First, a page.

The clients are learning to see the range of possible solutions that software technology can provide. They are also learning to evaluate the possible solutions with regard to their effectiveness in meeting the clients needs.
If the problem to be solved is complex then it is not reasonable to assume that the best solution will be worked out in a short period of time. The clients do, however, want a timely solution. In most cases, they are not willing to wait until the perfect solution is worked out. They want a reasonable solution soon; perfection can come later. To develop a timely solution, software developers need to know the requirements: how the software should behave. The principle of acticipation of change recognizes the complexity of the learning process for both software developers and their clients. Preliminary requirements need to be worked out early, but it should be possible to make changes in the requirements as learning progresses.
Coupling is a major obstacle to change. If two components are strongly coupled then it is likely that changing one will not work without changing the other.
Cohesiveness has a positive effect on ease of change. Cohesive components are easier to reuse when requirements change. If a component has several tasks rolled up into one package, it is likely that it will need to be split up when changes are made.
For another example where the principle of generality applies, consider a customer who is converting business practices into automated software. They are often trying to satisfy general needs, but they understand and present their needs in terms of their current practices. As they become more familiar with the possibilities of automated solutions, they begin seeing what they need, rather than what they are currently doing to satisfy those needs. This distinction is similar to the distinction in the principle of abstraction, but its effects are felt earlier in the software development process.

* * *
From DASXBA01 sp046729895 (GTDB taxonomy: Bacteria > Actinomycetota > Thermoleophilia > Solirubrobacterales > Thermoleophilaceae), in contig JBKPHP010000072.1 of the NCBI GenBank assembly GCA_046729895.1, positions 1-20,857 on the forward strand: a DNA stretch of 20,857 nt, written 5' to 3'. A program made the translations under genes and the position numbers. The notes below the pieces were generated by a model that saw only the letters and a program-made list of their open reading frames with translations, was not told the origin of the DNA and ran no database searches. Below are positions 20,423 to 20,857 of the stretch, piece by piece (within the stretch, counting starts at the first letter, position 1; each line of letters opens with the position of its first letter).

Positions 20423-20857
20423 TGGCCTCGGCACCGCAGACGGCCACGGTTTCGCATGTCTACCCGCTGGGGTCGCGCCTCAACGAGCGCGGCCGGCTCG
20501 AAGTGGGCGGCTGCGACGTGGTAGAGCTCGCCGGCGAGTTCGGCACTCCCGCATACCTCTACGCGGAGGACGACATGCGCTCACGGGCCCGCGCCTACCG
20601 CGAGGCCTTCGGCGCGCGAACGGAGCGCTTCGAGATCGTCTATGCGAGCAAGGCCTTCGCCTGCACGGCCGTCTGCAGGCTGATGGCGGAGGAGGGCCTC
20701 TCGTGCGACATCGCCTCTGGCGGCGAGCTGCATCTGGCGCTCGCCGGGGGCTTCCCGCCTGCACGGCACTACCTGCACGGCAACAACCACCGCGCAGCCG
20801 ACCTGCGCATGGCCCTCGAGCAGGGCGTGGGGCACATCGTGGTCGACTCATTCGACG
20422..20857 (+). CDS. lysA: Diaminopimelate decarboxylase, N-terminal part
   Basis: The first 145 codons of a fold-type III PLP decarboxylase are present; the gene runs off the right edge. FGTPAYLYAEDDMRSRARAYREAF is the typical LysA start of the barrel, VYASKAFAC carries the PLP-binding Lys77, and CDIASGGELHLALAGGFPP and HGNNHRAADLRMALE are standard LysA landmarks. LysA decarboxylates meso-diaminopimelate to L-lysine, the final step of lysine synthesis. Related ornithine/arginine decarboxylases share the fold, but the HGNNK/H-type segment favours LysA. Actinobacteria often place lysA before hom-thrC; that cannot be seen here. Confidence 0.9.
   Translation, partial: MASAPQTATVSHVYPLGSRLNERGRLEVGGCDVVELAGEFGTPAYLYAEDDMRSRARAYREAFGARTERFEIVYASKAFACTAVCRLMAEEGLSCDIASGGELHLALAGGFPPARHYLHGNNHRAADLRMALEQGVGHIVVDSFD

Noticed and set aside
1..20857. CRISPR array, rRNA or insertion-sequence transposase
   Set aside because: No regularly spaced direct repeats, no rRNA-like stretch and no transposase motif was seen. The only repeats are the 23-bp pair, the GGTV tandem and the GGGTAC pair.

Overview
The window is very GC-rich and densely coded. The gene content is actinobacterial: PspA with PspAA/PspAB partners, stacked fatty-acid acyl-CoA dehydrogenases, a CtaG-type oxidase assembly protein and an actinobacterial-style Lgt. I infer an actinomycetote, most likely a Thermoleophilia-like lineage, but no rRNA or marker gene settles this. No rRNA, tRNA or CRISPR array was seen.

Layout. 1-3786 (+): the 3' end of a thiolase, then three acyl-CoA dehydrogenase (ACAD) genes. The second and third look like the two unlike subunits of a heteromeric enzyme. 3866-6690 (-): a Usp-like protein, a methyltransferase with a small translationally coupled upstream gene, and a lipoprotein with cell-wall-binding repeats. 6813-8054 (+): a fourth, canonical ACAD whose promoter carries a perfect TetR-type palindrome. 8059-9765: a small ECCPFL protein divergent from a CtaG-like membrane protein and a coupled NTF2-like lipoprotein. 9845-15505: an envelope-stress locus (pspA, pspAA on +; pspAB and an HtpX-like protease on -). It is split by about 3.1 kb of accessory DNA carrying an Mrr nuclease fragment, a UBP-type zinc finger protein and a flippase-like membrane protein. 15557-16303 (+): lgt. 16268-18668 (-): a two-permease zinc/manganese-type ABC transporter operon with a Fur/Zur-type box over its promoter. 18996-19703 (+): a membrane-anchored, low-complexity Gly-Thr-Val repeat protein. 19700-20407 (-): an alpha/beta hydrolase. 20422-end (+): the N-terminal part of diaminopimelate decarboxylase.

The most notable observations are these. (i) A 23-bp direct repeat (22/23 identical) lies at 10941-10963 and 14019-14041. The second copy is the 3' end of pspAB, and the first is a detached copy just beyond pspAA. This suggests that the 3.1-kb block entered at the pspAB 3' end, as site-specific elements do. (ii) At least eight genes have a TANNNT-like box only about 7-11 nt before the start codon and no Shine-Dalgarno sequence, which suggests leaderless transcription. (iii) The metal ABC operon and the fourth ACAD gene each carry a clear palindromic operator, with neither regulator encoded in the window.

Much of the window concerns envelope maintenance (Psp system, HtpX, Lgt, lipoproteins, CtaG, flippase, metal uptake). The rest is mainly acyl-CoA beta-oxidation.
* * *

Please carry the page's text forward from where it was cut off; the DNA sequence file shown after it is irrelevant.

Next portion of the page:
An incremental software development process simplifies verification. If you develop software by adding small increments of functionality then, for verification, you only need to deal with the added portion. If there are any errors detected then they are already partly isolated so they are much easier to correct.
A carefully planned incremental development process can also ease the handling of changes in requirements. To do this, the planning must identify use cases that are most likely to be changed and put them towards the end of the development process.
At a higher level, consistency involves the development of idioms for dealing with common programming problems. Coplien [Coplien92] gives an excellent presentation of the use of idioms for coding in C++.
Consistency serves two purposes in designing graphical user interfaces. First, a consistent look and feel makes it easier for users to learn to use software. Once the basic elements of dealing with an inteface are learned, they do not have to be relearned for a different software application. Second, a consistent user interface promotes reuse of the interace components. Graphical user interface systems have a collection of frames, panes, and other view components that support the common look. They also have a collection of controllers for responding to user input, supporting the common feel. Often, both look and feel are combined, as in pop-up menus and buttons. These components can be used by any program.
Meyer [Meyer94c] applies the principle of consistency to object-oriented class libraries. As the available libraries grow more and more complex it is essential that they be designed to present a consistent interface to the client. For example, most data collection structures support adding new data items. It is much easier to learn to use the collections if the name add is always used for this kind of operation.